It was an overcast Sunday, tinged with hints that the sun might break through.

Starting point: Woolwich Arsenal station or bus stops.

Finishing point: Beckenham Place Park, Ravensbourne, Beckenham Junction, New Beckenham, or Beckenham Hill stations are nearby.

Length: 13.4 miles (21.6 kilometres).

Ordnance Survey Maps app route link here

Download the GPX file for this route here Woolwich to Beckenham Place Park

Not too cold, not to warm, but a pain in the arse when deciding what to wear for a nice long walk along the Capital Ring and Green Chain from Woolwich to Beckenham with my girlfriend (and future wife).

We popped into the local supermarket in Beckenham to pick up snacking supplies before riding the bus all the way to Woolwich Arsenal.  From there it was a quick stroll to the Thames, passing the Royal Artillery Museum on the right.  Our walk began ‘officially’ around 1pm from the Woolwich foot tunnel’s southern entrance building – far later than I’d hoped.  As soon as we began we wondered whether this walk was a good idea as the wind off the River Thames was bitterly cold and the clouds were relentlessly tumbling and thickening overhead.  Struggling into this prickly headwind we dodged dog mess and over-enthusiastic cyclists along the Thames Path extension (which ran behind us several miles to Crayford Ness) until, just as we sighted the Thames Barrier in the distance, the path veered off into non-descript and shabby road paths to Maryon Park and the first greenery of the Capital Ring.

This entrance, on Woolwich Road, takes you immediately up hill, over a railway line, past a tennis court, up more steps and into a patch of woodland before you reach a quiet residential road that bisects the two halves of the park.  The park on the south side of the road is called Maryon Wilson Park and it houses a lovely little ‘farm’ – AKA a petting zoo – in a valley of this rolling hill.  We admired the various fowl and deer, ‘Tumour Goose’ in particular with its frankly worrying scrotum-like folds of skin under its neck, took in the smells of the ungulates, and then moved on past this unexpected idyll.  There’s another stretch of woodland here and we were frequently passed by oncoming Charlton fans on their way to cheer on their team.  The stadium announcer in their nearby The Valley stadium could be heard drifting on the wind.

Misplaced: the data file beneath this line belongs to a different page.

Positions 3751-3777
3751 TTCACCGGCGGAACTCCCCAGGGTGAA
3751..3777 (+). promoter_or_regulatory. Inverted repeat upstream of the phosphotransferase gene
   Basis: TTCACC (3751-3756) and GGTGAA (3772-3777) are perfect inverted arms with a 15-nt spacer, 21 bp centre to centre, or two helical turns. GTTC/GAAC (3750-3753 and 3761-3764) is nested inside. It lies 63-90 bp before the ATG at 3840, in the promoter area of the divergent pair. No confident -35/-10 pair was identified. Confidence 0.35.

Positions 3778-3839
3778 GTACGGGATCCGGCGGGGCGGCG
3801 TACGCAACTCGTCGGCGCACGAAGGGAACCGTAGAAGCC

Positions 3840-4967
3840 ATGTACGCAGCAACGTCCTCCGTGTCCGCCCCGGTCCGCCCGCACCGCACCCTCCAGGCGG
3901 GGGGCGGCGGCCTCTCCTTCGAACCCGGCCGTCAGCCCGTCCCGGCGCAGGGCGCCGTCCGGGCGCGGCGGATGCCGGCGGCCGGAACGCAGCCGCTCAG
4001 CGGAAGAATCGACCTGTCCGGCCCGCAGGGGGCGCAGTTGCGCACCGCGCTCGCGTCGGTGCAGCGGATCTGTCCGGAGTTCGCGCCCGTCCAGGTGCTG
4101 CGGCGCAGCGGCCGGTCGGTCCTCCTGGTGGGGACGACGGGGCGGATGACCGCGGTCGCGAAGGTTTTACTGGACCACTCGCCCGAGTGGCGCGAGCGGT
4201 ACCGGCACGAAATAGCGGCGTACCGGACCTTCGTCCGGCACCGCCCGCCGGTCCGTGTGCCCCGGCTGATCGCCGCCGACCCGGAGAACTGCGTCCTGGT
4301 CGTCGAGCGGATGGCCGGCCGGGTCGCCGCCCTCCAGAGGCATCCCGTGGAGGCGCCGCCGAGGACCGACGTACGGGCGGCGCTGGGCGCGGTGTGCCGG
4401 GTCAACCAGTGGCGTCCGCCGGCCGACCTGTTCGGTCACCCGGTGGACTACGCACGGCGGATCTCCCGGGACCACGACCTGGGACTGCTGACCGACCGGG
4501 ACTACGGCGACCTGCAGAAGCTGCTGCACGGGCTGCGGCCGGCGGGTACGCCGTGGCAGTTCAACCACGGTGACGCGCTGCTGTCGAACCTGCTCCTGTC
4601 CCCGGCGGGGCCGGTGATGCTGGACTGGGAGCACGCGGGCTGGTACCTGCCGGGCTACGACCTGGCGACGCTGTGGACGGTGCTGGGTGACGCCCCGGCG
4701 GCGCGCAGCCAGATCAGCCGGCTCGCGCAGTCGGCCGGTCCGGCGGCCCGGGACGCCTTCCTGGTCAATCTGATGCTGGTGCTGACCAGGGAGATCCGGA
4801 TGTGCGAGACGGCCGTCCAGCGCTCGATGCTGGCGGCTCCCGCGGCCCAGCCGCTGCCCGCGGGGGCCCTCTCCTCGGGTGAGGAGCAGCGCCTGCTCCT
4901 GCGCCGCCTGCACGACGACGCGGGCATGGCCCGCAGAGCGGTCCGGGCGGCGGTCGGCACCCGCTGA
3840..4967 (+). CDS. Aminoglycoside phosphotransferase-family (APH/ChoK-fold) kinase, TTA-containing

Charlton Park comes next with its wide, flat expanses and myriad Sunday League football teams showing off their dubious tackling skills.  Charlton House is at the western edge of this park but remains largely secluded from the Capital Ring which took us back into housing areas.   One old chap in a sailor cap gave us an amiable ‘Hello!’ and a nod.  Nice round here!  Until Woolwich Common…

This green space is a patchwork of grasses, gorse, brambles, and menace.  I would not want to walk across this at night.  Undoubtedly the funfair down the road was attracting more shady characters to the area than usual but we both felt very ill-at-ease when we had to pass through a large group of youths with dogs.  They stopped talking to each other and stared at us from under their hoodies, we both quickened our pace just a little.  The path takes you through some completely secluded parts of the common after that, and there were no other ‘safe-looking’ people around so we made sure to tune our senses to the sounds of footsteps behind us.  There were none.  Were we unduly afraid or just well-aware of past incidents we’d both suffered through from people who looked and acted just like these guys?  Either way we were relieved to reach the grim traffic of Academy Road.

We crossed  into Eltham Common but our nerves were obviously jangled as we both jumped a little when a jogging soldier from the local barracks noiselessly approached us from behind and then whizzed past.  This broke the tension and from then on we felt happy and content in ourselves, free to enjoy the unfolding chain of green spaces.  These woods soon reach Severndroog Castle, an impressive but slightly derelict Victorian folly.  The sun started to shine just as we came across the manicured gardens beside Jackwood House.  Very tranquil and quite a brilliant sun trap in summer no doubt.

Oxleas Wood blends seamlessly into this area and just when you think you are going to plunge into ever-darkening undergrowth you find yourself on top of an amazing viewpoint with a cafe and picnic tables!  The view here takes in a huge swathe of southeast London.  The endless treetops remind you again that it’s not just the ‘green spaces’ that are verdant but that so many residential streets retain their trees as well.  London is a green city.